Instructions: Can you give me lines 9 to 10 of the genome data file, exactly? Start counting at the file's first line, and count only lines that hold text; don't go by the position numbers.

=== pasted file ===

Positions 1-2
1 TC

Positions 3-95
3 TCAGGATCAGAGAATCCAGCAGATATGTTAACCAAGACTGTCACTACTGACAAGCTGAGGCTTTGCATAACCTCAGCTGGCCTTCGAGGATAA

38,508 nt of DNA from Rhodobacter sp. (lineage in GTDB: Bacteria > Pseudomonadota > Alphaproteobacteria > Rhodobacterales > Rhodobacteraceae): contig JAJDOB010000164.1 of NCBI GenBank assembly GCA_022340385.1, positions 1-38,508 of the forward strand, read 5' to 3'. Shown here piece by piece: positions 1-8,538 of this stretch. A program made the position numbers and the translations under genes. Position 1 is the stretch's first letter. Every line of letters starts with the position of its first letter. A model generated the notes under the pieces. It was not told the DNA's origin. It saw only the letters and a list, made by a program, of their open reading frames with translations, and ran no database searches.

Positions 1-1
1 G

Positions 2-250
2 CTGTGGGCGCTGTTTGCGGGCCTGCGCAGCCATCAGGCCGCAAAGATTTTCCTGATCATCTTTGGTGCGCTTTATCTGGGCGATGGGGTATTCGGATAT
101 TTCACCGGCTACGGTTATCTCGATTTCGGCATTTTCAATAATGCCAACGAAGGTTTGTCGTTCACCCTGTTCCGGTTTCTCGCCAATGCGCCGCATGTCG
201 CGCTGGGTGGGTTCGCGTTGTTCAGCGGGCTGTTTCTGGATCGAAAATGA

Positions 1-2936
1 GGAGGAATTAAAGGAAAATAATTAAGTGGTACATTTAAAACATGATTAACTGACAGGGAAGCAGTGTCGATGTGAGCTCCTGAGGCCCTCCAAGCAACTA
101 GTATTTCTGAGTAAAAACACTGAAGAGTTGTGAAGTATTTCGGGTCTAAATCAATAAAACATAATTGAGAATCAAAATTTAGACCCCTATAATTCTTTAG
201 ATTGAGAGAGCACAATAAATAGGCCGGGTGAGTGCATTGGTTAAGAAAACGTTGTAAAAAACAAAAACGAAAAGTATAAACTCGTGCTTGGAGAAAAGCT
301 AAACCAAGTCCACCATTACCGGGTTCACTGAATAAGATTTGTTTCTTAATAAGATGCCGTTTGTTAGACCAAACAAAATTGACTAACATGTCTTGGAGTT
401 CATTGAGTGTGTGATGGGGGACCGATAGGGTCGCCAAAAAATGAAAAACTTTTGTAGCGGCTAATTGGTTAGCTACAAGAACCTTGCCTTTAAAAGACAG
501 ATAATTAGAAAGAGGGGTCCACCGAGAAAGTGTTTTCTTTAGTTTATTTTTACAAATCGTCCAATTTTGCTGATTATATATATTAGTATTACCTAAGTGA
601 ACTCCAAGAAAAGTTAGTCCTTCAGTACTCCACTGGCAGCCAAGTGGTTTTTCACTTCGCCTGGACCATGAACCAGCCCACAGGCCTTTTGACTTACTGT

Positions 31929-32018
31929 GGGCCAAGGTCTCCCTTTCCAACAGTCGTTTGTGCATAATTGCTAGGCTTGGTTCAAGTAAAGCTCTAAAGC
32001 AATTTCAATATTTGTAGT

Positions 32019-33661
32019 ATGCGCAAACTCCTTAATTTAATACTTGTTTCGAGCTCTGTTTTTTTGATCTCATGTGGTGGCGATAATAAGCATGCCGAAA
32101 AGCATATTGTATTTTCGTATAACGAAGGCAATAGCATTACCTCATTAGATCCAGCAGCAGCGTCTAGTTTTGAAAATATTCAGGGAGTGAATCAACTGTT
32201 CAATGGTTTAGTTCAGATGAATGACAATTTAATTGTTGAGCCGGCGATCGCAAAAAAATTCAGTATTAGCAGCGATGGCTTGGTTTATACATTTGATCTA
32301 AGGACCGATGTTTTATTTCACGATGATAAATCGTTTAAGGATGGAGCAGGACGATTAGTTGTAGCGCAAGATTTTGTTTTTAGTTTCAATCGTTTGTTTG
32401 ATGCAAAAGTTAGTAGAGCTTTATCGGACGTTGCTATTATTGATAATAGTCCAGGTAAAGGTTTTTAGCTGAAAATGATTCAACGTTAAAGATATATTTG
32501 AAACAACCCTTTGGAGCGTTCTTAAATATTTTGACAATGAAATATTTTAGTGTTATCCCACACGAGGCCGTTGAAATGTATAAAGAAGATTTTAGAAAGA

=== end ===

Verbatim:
2 CTGTGGGCGCTGTTTGCGGGCCTGCGCAGCCATCAGGCCGCAAAGATTTTCCTGATCATCTTTGGTGCGCTTTATCTGGGCGATGGGGTATTCGGATAT
101 TTCACCGGCTACGGTTATCTCGATTTCGGCATTTTCAATAATGCCAACGAAGGTTTGTCGTTCACCCTGTTCCGGTTTCTCGCCAATGCGCCGCATGTCG